At first glance, Roots, a triptych made from white antenna cable seems to be simply an elegant work, but in fact the artist seeks to confront a more philosophical question: Just how deep can roots go? At a time when issues of identity and borders are increasingly in the news and being taken up by the extremes, the sculpture Roots, defends the idea of harmony and stability through its interlacing composition, a metaphor for the possibility of eventual union. The antenna cable serves as both core material and valuable archive in the sense that it is quickly becoming an obsolete material. As such, the work itself and this archive find themselves in a similar position and create a sort of dialogue. The archive creates the work and the work stores the archive.
The video, History is not mine, is a piece made partially in response to censorship. The black and white video depicts a man whose face remains concealed as he strikes a typewriter with two hammers. The only color comes from the typewriter’s ribbon, a brilliant red, the color of blood; a collision of the beauty of the written sentence and the violence and difficulty of its creation. The video plunges us into the role of witness and accomplice, as if we are almost a part of this story’s writing process. The simple and mundane gesture of striking the keys becomes crushing with the use of hammers. The weight that falls on the keys causes a deep, violent intonation. These effects, accentuated by the characteristic sound of a typewriter, also evoke the ticking of a clock or shots fired from a sub-machine gun. The artist urges the viewer to become aware of his or her stance vis-à-vis history. As evidenced by the title of the work, a feeling of hopelessness clearly emerges. The repetitive, angled shots overlooking the scene highlight a feeling of domination. By never showing the man’s face as he strikes the machine, Mounir Fatmi encourages the viewer to identify with his or her own experience. Everyone is a part of this story being written, the violence of the hammers, and the impossibility of writing something coherent with this method.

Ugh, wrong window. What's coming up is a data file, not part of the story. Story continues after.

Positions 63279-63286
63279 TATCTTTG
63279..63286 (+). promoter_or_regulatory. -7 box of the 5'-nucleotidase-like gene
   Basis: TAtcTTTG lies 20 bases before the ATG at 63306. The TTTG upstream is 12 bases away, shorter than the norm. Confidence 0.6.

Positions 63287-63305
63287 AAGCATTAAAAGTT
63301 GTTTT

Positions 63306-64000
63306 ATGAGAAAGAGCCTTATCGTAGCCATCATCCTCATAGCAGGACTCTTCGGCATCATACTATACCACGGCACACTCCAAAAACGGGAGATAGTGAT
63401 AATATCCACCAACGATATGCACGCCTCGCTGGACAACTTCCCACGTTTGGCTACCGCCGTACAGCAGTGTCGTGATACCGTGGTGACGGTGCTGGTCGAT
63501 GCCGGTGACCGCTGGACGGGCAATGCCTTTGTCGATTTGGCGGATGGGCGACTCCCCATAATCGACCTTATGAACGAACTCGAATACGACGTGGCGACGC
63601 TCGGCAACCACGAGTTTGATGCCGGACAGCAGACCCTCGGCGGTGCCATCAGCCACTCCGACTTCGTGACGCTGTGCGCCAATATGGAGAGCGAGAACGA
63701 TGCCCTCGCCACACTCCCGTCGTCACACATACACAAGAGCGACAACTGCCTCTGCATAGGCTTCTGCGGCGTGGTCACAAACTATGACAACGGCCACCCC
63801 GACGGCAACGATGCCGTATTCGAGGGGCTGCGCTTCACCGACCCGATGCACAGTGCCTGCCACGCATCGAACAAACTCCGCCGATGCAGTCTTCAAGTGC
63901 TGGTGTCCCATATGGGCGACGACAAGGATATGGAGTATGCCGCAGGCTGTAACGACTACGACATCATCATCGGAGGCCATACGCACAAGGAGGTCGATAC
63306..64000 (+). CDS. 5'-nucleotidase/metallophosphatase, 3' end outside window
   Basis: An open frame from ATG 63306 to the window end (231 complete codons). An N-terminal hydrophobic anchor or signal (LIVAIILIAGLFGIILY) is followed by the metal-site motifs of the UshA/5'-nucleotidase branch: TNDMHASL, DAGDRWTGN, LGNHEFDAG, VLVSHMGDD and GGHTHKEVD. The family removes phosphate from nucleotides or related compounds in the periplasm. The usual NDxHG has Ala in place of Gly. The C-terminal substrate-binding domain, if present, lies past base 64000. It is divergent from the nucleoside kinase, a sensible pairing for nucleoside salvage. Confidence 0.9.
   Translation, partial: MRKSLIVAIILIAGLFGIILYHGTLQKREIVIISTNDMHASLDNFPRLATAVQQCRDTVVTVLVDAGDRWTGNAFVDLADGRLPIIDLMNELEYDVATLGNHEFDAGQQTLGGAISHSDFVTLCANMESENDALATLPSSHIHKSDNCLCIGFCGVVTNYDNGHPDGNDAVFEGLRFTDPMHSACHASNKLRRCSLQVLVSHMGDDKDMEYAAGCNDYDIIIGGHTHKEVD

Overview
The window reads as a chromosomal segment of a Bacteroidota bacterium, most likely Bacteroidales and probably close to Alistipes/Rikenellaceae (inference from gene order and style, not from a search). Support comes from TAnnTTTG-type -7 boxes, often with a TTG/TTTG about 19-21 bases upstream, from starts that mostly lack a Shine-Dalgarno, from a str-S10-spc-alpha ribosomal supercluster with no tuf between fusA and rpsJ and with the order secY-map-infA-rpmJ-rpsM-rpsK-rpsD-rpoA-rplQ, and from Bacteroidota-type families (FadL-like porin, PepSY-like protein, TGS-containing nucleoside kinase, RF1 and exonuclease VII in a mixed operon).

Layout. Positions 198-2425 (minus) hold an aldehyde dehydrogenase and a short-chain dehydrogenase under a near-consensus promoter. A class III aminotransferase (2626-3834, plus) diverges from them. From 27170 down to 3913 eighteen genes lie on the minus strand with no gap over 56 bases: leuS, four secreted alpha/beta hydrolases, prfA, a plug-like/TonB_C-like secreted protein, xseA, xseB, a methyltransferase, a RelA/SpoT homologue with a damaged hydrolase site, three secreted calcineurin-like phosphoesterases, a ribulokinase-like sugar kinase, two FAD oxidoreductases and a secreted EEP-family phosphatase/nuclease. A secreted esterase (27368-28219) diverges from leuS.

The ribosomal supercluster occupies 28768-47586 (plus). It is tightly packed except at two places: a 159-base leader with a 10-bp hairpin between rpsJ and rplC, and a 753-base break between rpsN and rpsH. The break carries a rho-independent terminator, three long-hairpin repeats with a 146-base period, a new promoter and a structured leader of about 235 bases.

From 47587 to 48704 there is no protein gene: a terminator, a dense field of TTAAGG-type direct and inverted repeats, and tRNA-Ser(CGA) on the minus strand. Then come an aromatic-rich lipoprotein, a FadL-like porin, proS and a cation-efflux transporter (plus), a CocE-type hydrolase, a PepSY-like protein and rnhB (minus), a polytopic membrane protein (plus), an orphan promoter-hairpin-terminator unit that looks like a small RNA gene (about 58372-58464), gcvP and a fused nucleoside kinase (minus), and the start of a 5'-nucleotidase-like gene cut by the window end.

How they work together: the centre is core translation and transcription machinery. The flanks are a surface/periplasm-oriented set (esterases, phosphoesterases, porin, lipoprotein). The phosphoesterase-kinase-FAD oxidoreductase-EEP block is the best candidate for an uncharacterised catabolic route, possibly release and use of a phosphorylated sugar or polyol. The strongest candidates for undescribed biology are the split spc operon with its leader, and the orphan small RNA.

Alif, 2015 - ongoing, photographic piece showing a man’s forearm, grasping a slightly curved and elongated shape like a dagger, is a series of photographs begun in 2015 and is a work in progress that is to be developed on a set of photographs, videos, and installations. This shape known as the “Alif,” is the first letter of the Arabic alphabet. Alif is one of the six so-called “unrelated letters” or “isolated letters,” meaning that it is never attached to the letter that follows.